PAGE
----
Category Archives: limes

Corona cookies

Corona cookies

Corona cookies

You came here expecting Thanksgiving recipes, didn’t you? Well … I don’t have any new ones. In fact, we’re not doing a traditional thanksgiving dinner at all, so I won’t have any to share this year. We’re cooking chicken, and yorkshire pudding, with potatoes and gravy and oh, maybe a cherry pie. Maybe not. Maybe I’ll just make a batch of these cookies.

Prep work

Prep work

See, Thanksgiving at our house is always an international affair. I’m usually the only one who actually grew up with the turkey and stuffing and the occasional helping of that spectacular tin can-shaped cranberry (only at Grandma’s house, of course — my parents made the real stuff, which really isn’t that hard to do), so I figure sticking with the spirit of the holiday is the best way to go. To me, that means my guests should feel at home somehow. For a lot of people at my table (including James), a “proper” roast (like the menu above) is the best way to ensure that. Hence the chooks.

But I’m here to talk about cookies.  For those of you who are already thinking about holiday cookies, try these, but replace the orange with lime zest, skip the cinnamon, replace the liquor with lime juice, and throw in 1 t. of vanilla. Sprinkle pretty sea salt (Hawaiian red, in this case, from TJ’s) over the top. And there you have it — cookies faintly reminiscent of a day at the beach, beer in hand, which I could seriously go for after weeks and weeks of bone-chilling weather.

(Alternatively, you can use lemon or orange zest and play with spice combos, like the original recipe states. I prefer the juice to the liquor — the cookies turn out a bit better texture-wise, in my opinion).

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Filed under baking, dessert, limes, olive oil

A bit of crunch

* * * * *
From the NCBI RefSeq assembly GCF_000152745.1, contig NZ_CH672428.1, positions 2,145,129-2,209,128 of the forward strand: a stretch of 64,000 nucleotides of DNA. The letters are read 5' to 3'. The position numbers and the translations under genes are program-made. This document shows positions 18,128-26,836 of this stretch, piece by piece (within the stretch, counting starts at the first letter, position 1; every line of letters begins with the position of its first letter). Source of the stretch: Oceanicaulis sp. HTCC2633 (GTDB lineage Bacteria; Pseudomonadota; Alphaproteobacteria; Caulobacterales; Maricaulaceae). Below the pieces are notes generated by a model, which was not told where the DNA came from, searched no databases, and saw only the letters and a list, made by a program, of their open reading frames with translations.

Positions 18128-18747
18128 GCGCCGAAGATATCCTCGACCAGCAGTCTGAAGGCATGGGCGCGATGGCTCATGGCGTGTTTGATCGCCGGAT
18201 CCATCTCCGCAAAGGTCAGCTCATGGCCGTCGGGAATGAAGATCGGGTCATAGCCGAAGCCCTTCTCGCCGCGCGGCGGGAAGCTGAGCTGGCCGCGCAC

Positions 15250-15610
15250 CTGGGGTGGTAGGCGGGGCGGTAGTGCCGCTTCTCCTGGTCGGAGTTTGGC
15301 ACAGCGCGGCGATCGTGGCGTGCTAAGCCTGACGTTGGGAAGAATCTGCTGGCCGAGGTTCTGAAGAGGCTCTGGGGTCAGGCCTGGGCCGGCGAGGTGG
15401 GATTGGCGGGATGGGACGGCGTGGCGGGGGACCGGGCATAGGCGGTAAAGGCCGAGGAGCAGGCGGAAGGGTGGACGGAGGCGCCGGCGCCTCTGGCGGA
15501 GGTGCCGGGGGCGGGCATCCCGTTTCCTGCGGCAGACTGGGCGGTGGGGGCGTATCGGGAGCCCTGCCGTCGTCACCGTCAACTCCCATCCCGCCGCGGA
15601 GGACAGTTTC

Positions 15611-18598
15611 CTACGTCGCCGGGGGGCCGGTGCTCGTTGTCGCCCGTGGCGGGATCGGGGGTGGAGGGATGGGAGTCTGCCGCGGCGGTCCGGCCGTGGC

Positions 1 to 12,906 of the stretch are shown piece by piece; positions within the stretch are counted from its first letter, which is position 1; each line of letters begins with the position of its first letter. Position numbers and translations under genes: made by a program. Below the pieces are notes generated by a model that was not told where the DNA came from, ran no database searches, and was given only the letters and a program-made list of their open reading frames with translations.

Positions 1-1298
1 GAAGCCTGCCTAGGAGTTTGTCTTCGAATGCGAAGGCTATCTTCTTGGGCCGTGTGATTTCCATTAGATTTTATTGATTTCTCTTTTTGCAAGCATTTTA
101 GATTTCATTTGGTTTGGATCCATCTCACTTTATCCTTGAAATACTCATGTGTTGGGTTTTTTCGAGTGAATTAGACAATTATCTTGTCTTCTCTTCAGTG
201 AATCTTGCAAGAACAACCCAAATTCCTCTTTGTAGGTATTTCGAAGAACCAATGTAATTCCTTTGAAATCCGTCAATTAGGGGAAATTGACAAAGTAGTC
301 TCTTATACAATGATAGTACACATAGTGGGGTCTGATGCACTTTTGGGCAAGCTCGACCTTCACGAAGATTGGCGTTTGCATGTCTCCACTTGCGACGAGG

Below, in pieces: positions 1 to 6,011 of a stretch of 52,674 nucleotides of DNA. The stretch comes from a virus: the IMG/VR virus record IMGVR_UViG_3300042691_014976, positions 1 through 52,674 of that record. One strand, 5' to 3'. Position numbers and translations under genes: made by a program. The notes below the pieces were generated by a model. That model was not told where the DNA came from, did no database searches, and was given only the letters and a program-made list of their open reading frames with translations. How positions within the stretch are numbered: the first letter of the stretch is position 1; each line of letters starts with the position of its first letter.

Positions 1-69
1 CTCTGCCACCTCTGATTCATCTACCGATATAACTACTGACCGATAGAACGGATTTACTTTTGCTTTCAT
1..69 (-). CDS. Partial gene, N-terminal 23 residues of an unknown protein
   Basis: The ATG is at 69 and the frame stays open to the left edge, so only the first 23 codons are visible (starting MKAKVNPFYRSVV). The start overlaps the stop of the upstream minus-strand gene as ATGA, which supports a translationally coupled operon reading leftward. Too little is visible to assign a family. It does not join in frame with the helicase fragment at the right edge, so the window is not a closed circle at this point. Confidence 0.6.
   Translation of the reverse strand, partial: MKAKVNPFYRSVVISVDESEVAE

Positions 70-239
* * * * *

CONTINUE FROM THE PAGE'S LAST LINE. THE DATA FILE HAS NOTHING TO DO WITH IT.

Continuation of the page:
Jicama Salad

I wasn’t even going to post today. It’s been one of those weeks, yet again, where we have no bread in the house, a random assortment of groceries we’re unlikely to get to, and a few too many takeout bills. But the lure of blog-related procrastination is a bit too much for me, it seems. Especially when I have a research proposal to write (due tomorrow!) for an experiment I’m not sure I’ll have time to do.

I guess what I’m trying to say is that this isn’t a real post. It’s just a place to share a few thoughts, and a recipe I wasn’t really sure I was going to share (notice the lack of prep photos?).  If you only have time to read one thing, check out Nathaniel Johnson’s article on raw milk in Harper’s Magazine (which I found via Bitten). It touches upon the history of pasteurization, what kind of farmers pasteurization regulations are actually trying to protect us from, and all in all, presents a pretty scary picture of the industrial dairy industry in this country. For the record, I’ll take my grass-fed raw milk from the friendly local farmer at the farmer’s market, thanks. Luckily, I have that choice here in Connecticut.

Otherwise, today was one of those days where it rains and rains until you think it’s never going to stop, and then transforms itself into a glorious, crisp evening, with streaming sunlight, chirping birds, and all sorts of other gorgeous signs of spring. The tulips even opened up, after a two-day hiatus. So what did I do? I went for a run, in my new, very funny looking shoes. I think they’re kind of hilarious, and I’m certain I look like a bit of a circus act running in them, but normal shoes seem to cause me trouble, so I thought I’d give them a try. They’re comfortable, and kind of awesome — provided you don’t spend too much time on concrete.

All this faux-barefoot running takes me back to about 18 years ago now, when I’d run around my grandmother’s neighborhood like a hoodlum, without shoes or fear of anything but the boy down the street that I sort of had a crush on (but only because I’d kissed his cheek when we were playing house one day, and it seemed appropriate somehow).  I’d run and run, playing pirates or princesses or some other nonsense, until it was time to go home for dinner, and I had to be coaxed into the car for the trip home. If I had been cooking back then, I think this jicama salad would have been the perfect antidote to a long day of playing pretend in the burning San Joaquin valley sun.

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Filed under cilantro, limes, local farms, milk, quick meals, running, stories, vegan, vegetarian